When Chinese Suppliers Abuse Workers: What You Don’t Read in the Headlines (Part 2)

Please click here for the first post in this series. This analysis references the following report: Tragedies of Globalization: The Truth Behind Electronics Sweatshops No Contracts, Excessive Overtime and Discrimination: A Report on Abuses in Ten Multinational Electronics Factories.

At first glance, Quanta Computer, Inc., (Shanghai Quanta) which employs over 47,000 employees at a single factory, may seem like any other streamlined high tech manufacturing operation in the region, albeit at a larger scale than almost any other. The organization is the largest notebook computer ODM in China (or the world) and produces systems for IT vendors such as Dell, Lenovo, HP, Toshiba, Samsung and Sony. Like other plants, workers really don't have much of a say regarding how much they work during peak times. From November to March (the most frequent overtime period), worker requests to work only standard hours are rarely granted. Even though many of Quanta's clients require that workers do not work excessive overtime, the company will grant days off when they know they're being audited on site.

Consider what happened on 21 December 2010. On this day, a client showed up at the facility, but the company had some inside or advanced notice, as "managers asked all workers to take that day off." Here's what happened when the client's supplier audit team showed up: "When the client auditors first arrived, they checked the attendance and hourly work sheets and workers' monthly wages. Workers have to work at least 70-80 hours overtime every month and sometimes 150-160 hours of overtime every month. Therefore, whenever the client comes to audit, QSMC issues a day of vacation for the workers."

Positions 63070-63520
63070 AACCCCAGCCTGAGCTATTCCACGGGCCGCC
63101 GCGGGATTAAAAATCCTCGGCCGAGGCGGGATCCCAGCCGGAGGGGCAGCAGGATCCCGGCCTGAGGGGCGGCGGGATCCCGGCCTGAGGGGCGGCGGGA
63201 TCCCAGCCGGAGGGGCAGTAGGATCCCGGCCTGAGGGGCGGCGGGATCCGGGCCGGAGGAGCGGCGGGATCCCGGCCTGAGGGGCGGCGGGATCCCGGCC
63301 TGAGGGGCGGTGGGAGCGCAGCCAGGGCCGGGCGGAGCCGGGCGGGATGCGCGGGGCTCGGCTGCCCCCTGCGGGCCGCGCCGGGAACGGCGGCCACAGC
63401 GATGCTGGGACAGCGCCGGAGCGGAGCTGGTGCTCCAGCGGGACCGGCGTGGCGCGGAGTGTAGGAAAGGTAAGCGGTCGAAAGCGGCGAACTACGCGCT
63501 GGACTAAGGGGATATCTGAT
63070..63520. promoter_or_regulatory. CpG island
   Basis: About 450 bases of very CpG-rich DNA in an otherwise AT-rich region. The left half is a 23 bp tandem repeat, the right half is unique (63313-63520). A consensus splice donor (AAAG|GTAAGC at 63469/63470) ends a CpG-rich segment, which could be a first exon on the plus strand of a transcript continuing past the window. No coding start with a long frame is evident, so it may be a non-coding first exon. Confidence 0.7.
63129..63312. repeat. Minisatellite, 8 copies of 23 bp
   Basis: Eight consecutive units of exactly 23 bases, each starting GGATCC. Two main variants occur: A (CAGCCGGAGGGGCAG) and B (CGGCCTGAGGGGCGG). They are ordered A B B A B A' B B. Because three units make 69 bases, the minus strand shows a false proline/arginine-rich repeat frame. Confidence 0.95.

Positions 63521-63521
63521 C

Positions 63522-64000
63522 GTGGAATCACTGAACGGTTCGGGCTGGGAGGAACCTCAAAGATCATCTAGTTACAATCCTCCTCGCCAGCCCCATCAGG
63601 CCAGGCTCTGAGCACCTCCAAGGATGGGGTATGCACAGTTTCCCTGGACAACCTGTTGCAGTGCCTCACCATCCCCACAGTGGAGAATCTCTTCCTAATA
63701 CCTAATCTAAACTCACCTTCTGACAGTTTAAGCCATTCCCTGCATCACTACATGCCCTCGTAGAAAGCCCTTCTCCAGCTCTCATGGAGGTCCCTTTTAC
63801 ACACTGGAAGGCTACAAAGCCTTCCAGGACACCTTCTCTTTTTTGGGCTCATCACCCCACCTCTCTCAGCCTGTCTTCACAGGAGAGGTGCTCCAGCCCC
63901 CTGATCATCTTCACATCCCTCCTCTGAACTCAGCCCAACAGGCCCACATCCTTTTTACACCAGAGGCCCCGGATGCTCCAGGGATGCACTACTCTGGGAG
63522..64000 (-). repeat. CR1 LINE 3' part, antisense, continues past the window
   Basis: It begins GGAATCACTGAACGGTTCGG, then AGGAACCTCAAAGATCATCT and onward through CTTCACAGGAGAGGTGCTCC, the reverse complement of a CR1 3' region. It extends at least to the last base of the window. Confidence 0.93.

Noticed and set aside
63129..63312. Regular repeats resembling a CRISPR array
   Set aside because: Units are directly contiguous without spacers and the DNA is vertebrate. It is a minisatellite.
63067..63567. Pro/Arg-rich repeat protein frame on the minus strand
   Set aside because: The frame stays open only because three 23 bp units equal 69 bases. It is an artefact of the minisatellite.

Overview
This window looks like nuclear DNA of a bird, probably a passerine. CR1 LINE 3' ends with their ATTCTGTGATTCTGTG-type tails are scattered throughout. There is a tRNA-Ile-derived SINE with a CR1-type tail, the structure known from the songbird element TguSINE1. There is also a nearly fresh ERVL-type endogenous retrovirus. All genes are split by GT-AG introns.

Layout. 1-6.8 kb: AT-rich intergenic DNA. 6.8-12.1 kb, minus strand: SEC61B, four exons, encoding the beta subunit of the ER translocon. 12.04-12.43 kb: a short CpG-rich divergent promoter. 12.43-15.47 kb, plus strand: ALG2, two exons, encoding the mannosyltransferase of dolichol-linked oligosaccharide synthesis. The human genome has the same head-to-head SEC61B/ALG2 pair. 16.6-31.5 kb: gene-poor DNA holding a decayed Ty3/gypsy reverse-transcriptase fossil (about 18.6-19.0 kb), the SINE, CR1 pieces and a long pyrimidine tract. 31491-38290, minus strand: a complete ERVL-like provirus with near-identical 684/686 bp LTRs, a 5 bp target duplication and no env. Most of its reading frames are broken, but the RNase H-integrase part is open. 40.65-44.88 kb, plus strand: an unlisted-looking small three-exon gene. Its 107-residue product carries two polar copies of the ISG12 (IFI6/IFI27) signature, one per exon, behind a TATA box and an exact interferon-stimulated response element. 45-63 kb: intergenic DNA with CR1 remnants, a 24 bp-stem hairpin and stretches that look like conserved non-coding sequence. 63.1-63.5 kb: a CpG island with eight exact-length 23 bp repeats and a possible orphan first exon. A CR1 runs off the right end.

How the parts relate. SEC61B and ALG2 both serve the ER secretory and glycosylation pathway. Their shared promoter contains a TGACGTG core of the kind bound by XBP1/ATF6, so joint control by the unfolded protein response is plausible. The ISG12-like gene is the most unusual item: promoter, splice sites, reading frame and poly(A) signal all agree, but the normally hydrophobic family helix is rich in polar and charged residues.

HP and Dell used to be among the more frequent auditors of Quanta Shanghai. "When they arrive, line supervisors tell workers not to talk, clean the machines, work hard and not to speak with HP and Dell representatives." This assumes, of course, no one is injured that day as "work-related injuries often occur" at the facility such as "workers' hands [being] burned while soldering iron, sleeves tangled with screwdrivers and fingers [being] crushed," etc. Despite the risks, workers tend to show up to work on time given the consequences of being late. To wit, a worker that is more than one minute late to their shift is faced with loss of a loss of half-days wage and a fine of $3 US.

HP and Dell should get credit for taking a proactive supplier auditing stance. But when a supplier is so skilled at avoiding detection of practices -- except when undercover activities such as the research that led to this report occur -- perhaps they should insist on having a permanent supplier development office at the facility. After all, to improve the practices that Quanta is accused of violating, what's needed is a quantum leap forward in supplier management.

Stay tuned as we turn our analysis to another Chinese facility supplying large, Western branded companies.

Jason Busch

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